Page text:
Alice Metcalf was a devoted mother, loving wife, and accomplished scientist who studied grief among elephants. Yet it's been a decade since she disappeared under mysterious circumstances, leaving behind her small daughter, husband, and the animals to which she devoted her life. All signs point to abandonment . . . or worse. Still Jenna--now thirteen years old and truly orphaned by a father maddened by grief--steadfastly refuses to believe in her mother's desertion.
The Atlanta History Center offers a variety of lectures throughout the year showcasing award-winning authors who share insight into their latest publication. Books are available for purchase in the Atlanta History Center Museum Shop during lectures and a book signing follows each Aiken, Elson, and Livingston lecture. View lectures presented at the Margaret Mitchell House, our Midtown campus.
Admission for all lectures is $5 for members, $10 for nonmembers, and FREE to AHC Insiders unless otherwise noted. Reservations are required for all lectures. Please call 404.814.4150. Purchase tickets online or call 404.814.4150. All lecture ticket purchases are non-refundable.
If you are an Insiders member ($500 Patron level and above), please email us your reservation request to Insiders@AtlantaHistoryCenter.com or call us at 404.814.4101.
- Audience:Oct 22 2014 - 7:00pm
- Interests:Oct 28 2014 - 7:30pm
Atlanta has long been central to, and a symbol of, the nation’s path toward social justice. From the Civil War to the Civil Rights Movement, Atlanta has marked the nation’s struggles for freedom and equality and often been the setting for crucial turning points in America’s history. The influence of Atlanta’s citizens during the Civil War and the Civil Rights Movement, and in every struggle for justice in between, continues to shape our perceptions – and experience – of race, belonging, and justice.
- Interests:Nov 3 2014 - 8:00pm
Fire Shut Up in My Bones is the story of how one of America’s most innovative and respected journalists found his voice by coming to terms with a painful past. Charles Blow’s indelible coming-of-age takes place in an arresting, out-of-time American place: a segregated town in Louisiana where slavery’s legacy felt close, reverberating in the elders’ tales and in the near-constant wash of violence.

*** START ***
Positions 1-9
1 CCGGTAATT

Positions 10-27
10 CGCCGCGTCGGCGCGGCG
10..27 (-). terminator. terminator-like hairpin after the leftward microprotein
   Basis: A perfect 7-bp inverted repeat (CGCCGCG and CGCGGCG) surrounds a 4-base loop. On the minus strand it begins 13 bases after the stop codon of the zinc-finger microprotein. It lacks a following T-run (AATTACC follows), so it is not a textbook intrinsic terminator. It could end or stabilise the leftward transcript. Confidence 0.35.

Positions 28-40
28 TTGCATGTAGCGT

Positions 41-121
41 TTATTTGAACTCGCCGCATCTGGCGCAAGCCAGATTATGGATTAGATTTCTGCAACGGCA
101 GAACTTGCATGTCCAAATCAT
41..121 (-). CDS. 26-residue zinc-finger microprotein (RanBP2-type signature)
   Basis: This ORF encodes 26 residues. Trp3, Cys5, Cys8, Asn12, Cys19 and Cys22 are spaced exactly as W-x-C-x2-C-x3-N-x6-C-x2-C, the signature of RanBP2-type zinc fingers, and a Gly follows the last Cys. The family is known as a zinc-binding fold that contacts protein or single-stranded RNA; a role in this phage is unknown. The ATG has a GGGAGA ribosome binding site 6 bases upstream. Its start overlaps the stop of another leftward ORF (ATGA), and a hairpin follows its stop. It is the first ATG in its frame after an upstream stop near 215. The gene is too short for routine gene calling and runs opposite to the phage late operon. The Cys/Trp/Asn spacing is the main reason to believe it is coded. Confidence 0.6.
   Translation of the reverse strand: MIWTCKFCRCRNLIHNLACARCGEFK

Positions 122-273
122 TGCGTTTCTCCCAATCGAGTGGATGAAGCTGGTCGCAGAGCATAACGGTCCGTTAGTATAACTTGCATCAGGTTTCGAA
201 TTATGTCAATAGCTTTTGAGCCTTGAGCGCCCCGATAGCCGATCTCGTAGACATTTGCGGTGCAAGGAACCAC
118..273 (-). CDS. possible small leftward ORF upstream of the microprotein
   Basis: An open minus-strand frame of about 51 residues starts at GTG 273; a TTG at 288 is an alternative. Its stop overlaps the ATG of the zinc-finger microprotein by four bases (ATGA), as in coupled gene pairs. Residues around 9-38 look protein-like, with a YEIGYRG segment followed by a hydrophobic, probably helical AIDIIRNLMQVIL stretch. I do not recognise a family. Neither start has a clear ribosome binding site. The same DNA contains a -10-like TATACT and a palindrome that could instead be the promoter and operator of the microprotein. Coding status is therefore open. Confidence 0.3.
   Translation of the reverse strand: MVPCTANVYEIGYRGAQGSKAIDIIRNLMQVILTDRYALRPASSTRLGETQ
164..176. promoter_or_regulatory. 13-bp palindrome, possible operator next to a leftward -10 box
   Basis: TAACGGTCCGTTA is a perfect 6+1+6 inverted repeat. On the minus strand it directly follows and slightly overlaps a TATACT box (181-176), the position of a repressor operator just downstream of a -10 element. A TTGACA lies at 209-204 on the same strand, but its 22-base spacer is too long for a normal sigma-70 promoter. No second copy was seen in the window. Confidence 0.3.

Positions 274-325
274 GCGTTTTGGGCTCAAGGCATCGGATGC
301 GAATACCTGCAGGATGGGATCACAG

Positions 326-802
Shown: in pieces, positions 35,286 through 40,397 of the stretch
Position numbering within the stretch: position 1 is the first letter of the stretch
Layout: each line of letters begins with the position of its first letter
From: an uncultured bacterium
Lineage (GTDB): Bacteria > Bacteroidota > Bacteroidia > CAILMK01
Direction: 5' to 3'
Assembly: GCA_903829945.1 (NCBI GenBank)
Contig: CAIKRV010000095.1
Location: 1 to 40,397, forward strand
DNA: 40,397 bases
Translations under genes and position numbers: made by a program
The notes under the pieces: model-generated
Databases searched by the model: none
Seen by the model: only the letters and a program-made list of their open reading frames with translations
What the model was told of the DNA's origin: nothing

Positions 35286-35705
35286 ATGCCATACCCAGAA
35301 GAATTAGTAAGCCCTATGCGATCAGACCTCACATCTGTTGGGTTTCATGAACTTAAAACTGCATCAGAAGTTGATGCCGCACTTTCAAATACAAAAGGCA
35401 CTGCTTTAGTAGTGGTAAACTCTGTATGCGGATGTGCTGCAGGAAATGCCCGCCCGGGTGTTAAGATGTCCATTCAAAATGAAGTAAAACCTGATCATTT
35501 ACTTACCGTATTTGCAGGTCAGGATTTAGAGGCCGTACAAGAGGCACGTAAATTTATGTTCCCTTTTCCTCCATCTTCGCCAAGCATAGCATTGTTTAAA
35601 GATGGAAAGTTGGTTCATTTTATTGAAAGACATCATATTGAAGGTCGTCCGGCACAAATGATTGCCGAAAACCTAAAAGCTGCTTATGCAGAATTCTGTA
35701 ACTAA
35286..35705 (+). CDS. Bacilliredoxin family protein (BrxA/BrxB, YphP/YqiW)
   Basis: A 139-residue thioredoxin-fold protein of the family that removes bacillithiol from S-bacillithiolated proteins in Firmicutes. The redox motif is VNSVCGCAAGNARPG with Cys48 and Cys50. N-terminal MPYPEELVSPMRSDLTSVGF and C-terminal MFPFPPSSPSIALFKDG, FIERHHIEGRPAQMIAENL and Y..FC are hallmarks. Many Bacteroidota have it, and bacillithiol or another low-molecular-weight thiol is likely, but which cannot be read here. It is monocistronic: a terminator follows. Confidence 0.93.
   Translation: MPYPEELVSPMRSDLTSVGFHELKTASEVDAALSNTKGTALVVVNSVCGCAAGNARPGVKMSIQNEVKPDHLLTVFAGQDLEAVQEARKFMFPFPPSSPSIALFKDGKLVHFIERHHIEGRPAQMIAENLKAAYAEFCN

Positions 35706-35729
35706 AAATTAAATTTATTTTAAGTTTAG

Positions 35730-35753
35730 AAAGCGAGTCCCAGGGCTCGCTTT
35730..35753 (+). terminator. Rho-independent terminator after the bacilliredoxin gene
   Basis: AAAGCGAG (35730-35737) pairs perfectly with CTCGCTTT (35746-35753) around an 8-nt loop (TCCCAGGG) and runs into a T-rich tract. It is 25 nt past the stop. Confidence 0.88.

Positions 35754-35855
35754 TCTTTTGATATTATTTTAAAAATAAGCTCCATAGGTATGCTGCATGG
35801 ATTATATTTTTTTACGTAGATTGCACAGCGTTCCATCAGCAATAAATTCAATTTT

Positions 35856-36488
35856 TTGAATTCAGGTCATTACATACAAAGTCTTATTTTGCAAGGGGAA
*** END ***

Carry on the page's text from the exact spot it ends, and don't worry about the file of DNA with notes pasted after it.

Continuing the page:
- Interests:Nov 6 2014 - 8:00pm
In 1915, two men—one a journalist agitator, the other a technically brilliant filmmaker—incited a public confrontation that roiled America, pitting black against white, Hollywood against Boston, and free speech against civil rights. Monroe Trotter and D.W. Griffith fought over the nation’s first blockbuster film, Birth of a Nation, a film that dramatized the Civil War and Reconstruction in a post-Confederate South and transformed the still-young America in profound ways.
- Interests:Nov 12 2014 - 7:00pm
Georgia Women: Their Lives and Times-Volume 2 is the second of two volumes that together explore the diverse and changing patterns of Georgia women’s lives.
- Interests:Nov 13 2014 - 8:00pm
By 1870, just five years after Confederate surrender and thirteen years after the Dred Scott decision ruled blacks ineligible for citizenship, Congressional action had ended slavery and given the vote to black men. That same year, Hiram Revels and Joseph Hayne Rainey became the first African-American U.S. senator and congressman respectively. In South Carolina, only twenty years after the death of arch-secessionist John C. Calhoun, a black man, Jasper J. Wright, took a seat on the state's Supreme Court.
- Interests:Nov 15 2014 - 8:00pm
Georgia Public Broadcasting's own Rickey Bevington hosts a stellar line-up of local scholars, poets, artists, and musicians in a far-reaching discussion of the coincident anniversaries of the 1864 Battles of Atlanta and 1964 Civil Rights Act. Panelists include Poet Laureate Natasha Trethewey; artist Robert Morris; singer-songwriter Caroline Herring; and historians Robert Pratt, Brett Gadsden, and Joseph Crespino. Come join this important public forum on how our divisive past can be transformed into collective meaning.
- Interests:Nov 17 2014 - 7:00pm
No one captures the complexities of Appalachia as evocatively and indelibly as author and poet Ron Rash. Winner of the Frank O’Connor International Short Story Award, two O Henry prizes, and a finalist for the PEN/Faulkner Award, Rash brilliantly illuminates the tensions between the traditional and the modern, the old and new south, tenderness and violence, man and nature. Though the focus is regional, the themes of Rash’s work are universal, striking an emotional chord that resonates deep within each of our lives.
- Interests:Dec 2 2014 - 8:00pm
Sometime in April 2014, somewhere in a hospital in California, a Latino child tipped the demographic scales as Latinos displaced non-Hispanic whites as the largest racial/ethnic group in the state. So, one-hundred-sixty-six years after the Treaty of Guadalupe Hidalgo brought the Mexican province of Alta California into the United States, Latinos once again became the largest population in the state. Surprised? Texas will make the same transition sometime before 2020.